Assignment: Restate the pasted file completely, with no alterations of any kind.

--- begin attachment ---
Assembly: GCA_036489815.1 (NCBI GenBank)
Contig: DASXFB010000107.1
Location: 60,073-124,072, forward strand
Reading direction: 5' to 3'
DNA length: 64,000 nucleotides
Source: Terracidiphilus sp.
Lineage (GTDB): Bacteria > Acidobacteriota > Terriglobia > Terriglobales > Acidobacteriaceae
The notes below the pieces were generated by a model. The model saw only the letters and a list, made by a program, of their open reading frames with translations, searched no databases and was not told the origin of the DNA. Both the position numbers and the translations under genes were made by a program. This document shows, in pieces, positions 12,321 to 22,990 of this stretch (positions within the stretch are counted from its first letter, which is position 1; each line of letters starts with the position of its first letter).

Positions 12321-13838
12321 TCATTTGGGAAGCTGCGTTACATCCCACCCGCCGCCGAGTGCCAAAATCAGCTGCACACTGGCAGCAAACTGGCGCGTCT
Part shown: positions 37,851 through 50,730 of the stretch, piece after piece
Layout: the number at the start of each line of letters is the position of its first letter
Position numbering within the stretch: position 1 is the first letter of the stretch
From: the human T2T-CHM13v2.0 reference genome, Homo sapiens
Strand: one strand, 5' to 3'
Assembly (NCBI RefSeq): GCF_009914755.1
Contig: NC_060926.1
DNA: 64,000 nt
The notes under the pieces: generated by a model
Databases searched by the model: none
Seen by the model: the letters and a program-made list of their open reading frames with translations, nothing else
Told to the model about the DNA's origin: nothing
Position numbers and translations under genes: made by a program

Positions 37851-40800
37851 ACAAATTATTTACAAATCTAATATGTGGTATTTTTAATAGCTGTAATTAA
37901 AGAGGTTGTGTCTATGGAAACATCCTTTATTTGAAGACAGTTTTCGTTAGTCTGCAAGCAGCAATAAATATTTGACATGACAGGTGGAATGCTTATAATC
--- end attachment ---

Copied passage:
Assembly: GCA_036489815.1 (NCBI GenBank)
Contig: DASXFB010000107.1
Location: 60,073-124,072, forward strand
Reading direction: 5' to 3'
DNA length: 64,000 nucleotides
Source: Terracidiphilus sp.
Lineage (GTDB): Bacteria > Acidobacteriota > Terriglobia > Terriglobales > Acidobacteriaceae
The notes below the pieces were generated by a model. The model saw only the letters and a list, made by a program, of their open reading frames with translations, searched no databases and was not told the origin of the DNA. Both the position numbers and the translations under genes were made by a program. This document shows, in pieces, positions 12,321 to 22,990 of this stretch (positions within the stretch are counted from its first letter, which is position 1; each line of letters starts with the position of its first letter).

Positions 12321-13838
12321 TCATTTGGGAAGCTGCGTTACATCCCACCCGCCGCCGAGTGCCAAAATCAGCTGCACACTGGCAGCAAACTGGCGCGTCT
Part shown: positions 37,851 through 50,730 of the stretch, piece after piece
Layout: the number at the start of each line of letters is the position of its first letter
Position numbering within the stretch: position 1 is the first letter of the stretch
From: the human T2T-CHM13v2.0 reference genome, Homo sapiens
Strand: one strand, 5' to 3'
Assembly (NCBI RefSeq): GCF_009914755.1
Contig: NC_060926.1
DNA: 64,000 nt
The notes under the pieces: generated by a model
Databases searched by the model: none
Seen by the model: the letters and a program-made list of their open reading frames with translations, nothing else
Told to the model about the DNA's origin: nothing
Position numbers and translations under genes: made by a program

Positions 37851-40800
37851 ACAAATTATTTACAAATCTAATATGTGGTATTTTTAATAGCTGTAATTAA
37901 AGAGGTTGTGTCTATGGAAACATCCTTTATTTGAAGACAGTTTTCGTTAGTCTGCAAGCAGCAATAAATATTTGACATGACAGGTGGAATGCTTATAATC